The Maldives are one of the most isolated groups of islands in the world. It’s actually much easier and less expensive to get to the Maldives than even just 10 years ago. Direct flights from Europe are available to Malé, the capital of the Maldives, and once landing at Ibrahim Nasir International Airport, the journey to your resort island is completed with either a boat or seaplane transfer. When I learned that we’d be flying in a seaplane over the Maldives to complete our transfer to Anantara Kihavah Villas, I was met with a mix of excitement and nerves.
I didn’t know what to expect with the seaplane and I was nervous the experience was going to be like the one time I flew in a Cessna. Let’s just say that flying in a Cessna in June in Arizona was the most miserable flying experience of my life. I feared a repeat of needing an air sickness bag. It turns out my fears were completely unfounded and flying in a seaplane over the Maldives turned out to be an extra treat as we got a bird’s eye view of the islands, sandbars, and lagoons.
A representative from Anantara Kihavah Villas met us as soon as we cleared customs and escorted us to the seaplane terminal. We enjoyed the Anantara Resorts lounge as we waited for for our bags to be transferred and the seaplane to be readied. After flying all night, relaxing in the lounge with juice and tea, freshening up, and recharging our iPhones at the docking station was a welcome way to kill the time.
I had to giggle as the pilots stepped out onto the floating platform…barefoot! Our media group all climbed aboard and I’m surprised we didn’t exceed the weight limit with our loads of camera equipment. The pilots fired up the engine, the twin propellers hummed to life, and the pilots worked the pedals with their barefoot feet. Take off was smoother than any other I experienced and we were soaring like a bird above turquoise lagoons sparkling in the sun in no time.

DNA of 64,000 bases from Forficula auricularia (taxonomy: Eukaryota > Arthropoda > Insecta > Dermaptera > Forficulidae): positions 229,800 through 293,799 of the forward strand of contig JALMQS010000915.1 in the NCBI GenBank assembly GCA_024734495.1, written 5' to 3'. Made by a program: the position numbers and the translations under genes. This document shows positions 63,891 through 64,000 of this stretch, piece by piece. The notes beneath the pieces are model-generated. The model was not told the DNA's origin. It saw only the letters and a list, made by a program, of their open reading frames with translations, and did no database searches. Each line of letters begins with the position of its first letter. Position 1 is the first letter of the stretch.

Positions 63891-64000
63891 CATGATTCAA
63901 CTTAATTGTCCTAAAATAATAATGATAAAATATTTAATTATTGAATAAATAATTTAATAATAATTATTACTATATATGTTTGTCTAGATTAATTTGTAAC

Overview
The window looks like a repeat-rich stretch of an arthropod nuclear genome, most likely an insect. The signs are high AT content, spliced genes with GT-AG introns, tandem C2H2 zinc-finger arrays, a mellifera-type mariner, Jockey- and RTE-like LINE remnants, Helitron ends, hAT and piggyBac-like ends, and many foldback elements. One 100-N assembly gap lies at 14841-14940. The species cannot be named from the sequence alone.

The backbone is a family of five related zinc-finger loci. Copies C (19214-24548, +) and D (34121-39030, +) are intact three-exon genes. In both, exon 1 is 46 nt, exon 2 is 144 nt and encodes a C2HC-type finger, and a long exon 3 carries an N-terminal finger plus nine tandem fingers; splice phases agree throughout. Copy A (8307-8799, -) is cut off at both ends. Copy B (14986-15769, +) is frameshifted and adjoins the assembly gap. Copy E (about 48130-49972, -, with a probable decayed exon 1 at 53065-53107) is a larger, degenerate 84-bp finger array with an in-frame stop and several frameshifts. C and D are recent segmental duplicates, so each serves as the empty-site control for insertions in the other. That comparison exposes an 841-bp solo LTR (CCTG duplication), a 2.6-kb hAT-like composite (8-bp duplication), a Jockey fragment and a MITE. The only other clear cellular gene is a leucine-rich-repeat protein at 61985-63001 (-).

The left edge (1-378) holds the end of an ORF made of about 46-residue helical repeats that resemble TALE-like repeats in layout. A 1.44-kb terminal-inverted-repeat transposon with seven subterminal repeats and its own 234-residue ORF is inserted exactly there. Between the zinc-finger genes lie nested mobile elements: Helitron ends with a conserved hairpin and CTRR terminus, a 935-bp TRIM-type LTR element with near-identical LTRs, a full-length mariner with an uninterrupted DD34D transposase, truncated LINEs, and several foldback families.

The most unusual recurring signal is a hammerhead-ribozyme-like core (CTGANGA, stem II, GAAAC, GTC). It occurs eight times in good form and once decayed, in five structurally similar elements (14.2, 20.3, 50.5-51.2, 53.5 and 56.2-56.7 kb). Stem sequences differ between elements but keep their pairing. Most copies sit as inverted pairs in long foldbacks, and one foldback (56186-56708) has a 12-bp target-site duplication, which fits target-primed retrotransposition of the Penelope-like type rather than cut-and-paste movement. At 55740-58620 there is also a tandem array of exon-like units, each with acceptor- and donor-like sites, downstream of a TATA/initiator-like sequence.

Flying low over the islands, we could see the shapes of the reefs and colors of the shallow water around the islands. Round circles of pristine white sand with centers of thick mangroves dotted the horizon for as far as we could see. Sand bars and brilliant streaks of turquoise were stark contrasts to the deep blue of the Indian Ocean. We flew over resorts and uninhabited islands, getting more and more excited for our first glimpse of Kihavah Huravalhi Island.
A buzz rose as we all checked our watches and iPhones, seeing that Anantara Kihavah Villas would be coming into view at any moment. We started flying just a bit lower and suddenly there it was! The picture Tim and I had ogled online for four months was before us, the thatched roof of the Samurai Edo helmet standing tall at one end of the island and the rows of over water villas stretching out like legs from the other. We descended and I braced myself for the landing; the bracing was for nothing though because it was so smooth I had to ask if we had even landed.
We cruised by the pool and white sand beach skirting the island. And then there were the over water villas! “Welcome to Anantara Kihavah International Airport!”, the pilots said as we pulled up to a tiny square floating platform. A boat waited to take us the last couple of hundred yards to the island.
As we bounced over the water to the island, we turned to wave goodbye to the pilots just in time for a dolphin to jump out of the water and chase our boat. Welcome to paradise!